It was May 7, 1955 when Marcel was arrested, and his release - by Jesus, through that first real kiss He had promised, that breaking of the bonds of earthly life - was not until 4 years later on June 10 (today!) 1959 when Marcel breathed his last at noon. He had not been able to send out any clandestine messages for quite a long time, but we have our brother's final message from the end of his Autobiography:
"And now here is the last word that I am leaving to souls . . . I leave to them my love; with this love, small as it is, I hope to satisfy the souls who wish to make themselves very small to come to Jesus. That is something I would wish to describe, but, with my little talent, I do not have to words to do so . . . "
This little love is so pleasing to Jesus, this love which helps us make ourselves very small and come to Him and snuggle next to His Heart. Marcel does not here on this last page say more, but all through his Conversations, his Autobiography, his Correspondence, his Other Writings, he says plenty, and his sister (and ours), the eloquent Therese, certainly has many words in her own writings (and Marcel's) to spur us on to love in littleness also. I have often thought and suggested that we should take Therese's confidence - ask it of her as our inheritance since she is now seeing God face to Face and does not need her confidence any more. So too we can ask of Marcel what he has already freely offered: his love with which to love Jesus.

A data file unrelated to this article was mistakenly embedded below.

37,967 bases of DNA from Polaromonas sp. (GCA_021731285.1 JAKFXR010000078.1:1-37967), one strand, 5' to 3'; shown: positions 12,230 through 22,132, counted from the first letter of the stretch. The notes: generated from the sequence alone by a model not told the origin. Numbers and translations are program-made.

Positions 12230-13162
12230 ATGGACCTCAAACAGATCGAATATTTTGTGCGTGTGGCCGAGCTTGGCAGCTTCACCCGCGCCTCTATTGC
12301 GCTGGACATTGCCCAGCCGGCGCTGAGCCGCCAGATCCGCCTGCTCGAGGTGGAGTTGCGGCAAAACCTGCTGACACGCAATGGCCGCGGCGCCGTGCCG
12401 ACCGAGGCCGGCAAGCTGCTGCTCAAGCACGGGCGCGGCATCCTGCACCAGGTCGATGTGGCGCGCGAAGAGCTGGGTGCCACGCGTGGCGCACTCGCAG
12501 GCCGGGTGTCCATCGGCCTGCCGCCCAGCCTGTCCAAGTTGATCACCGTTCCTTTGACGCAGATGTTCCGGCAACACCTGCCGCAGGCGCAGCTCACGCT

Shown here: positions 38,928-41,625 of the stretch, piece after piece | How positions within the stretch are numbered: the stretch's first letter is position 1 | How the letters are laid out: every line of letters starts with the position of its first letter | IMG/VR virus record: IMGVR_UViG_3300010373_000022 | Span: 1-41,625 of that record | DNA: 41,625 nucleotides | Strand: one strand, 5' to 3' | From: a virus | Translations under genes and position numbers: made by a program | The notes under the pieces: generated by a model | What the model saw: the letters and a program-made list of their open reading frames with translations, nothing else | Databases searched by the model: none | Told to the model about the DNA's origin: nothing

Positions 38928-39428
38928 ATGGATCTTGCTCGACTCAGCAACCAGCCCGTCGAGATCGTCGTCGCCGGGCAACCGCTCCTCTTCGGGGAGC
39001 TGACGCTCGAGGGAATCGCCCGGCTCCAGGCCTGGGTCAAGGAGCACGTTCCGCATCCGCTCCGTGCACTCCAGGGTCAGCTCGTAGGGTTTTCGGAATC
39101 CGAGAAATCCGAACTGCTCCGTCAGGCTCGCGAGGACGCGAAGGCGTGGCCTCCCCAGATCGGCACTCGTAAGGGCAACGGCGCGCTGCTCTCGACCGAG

In another echo of his sister Therese, Marcel said, "From the heights of heaven I will look down on my little brothers and sisters, and just as much as I have loved them on earth, will I love them also in heaven."
Actually, Therese promised not only to watch over us and love us from heaven, but to come down. We can surely say she would have taught this one last lesson to Marcel when he arrived at her side in heaven, safe on Mary's lap with Jesus as He had promised. So Marcel, little brother, come down and bring us this love that filled your heart and made you, by God's grace, faithful to the end! On this your little feast, comfort all who suffer as you comforted those who suffered with you in the camps, obtain for us the Bread of Life as you so desired to obtain it for them, and teach us incessantly the Little Way which St. Therese taught to you, that we may turn to Jesus always with confidence and love!
Draw me, we will run!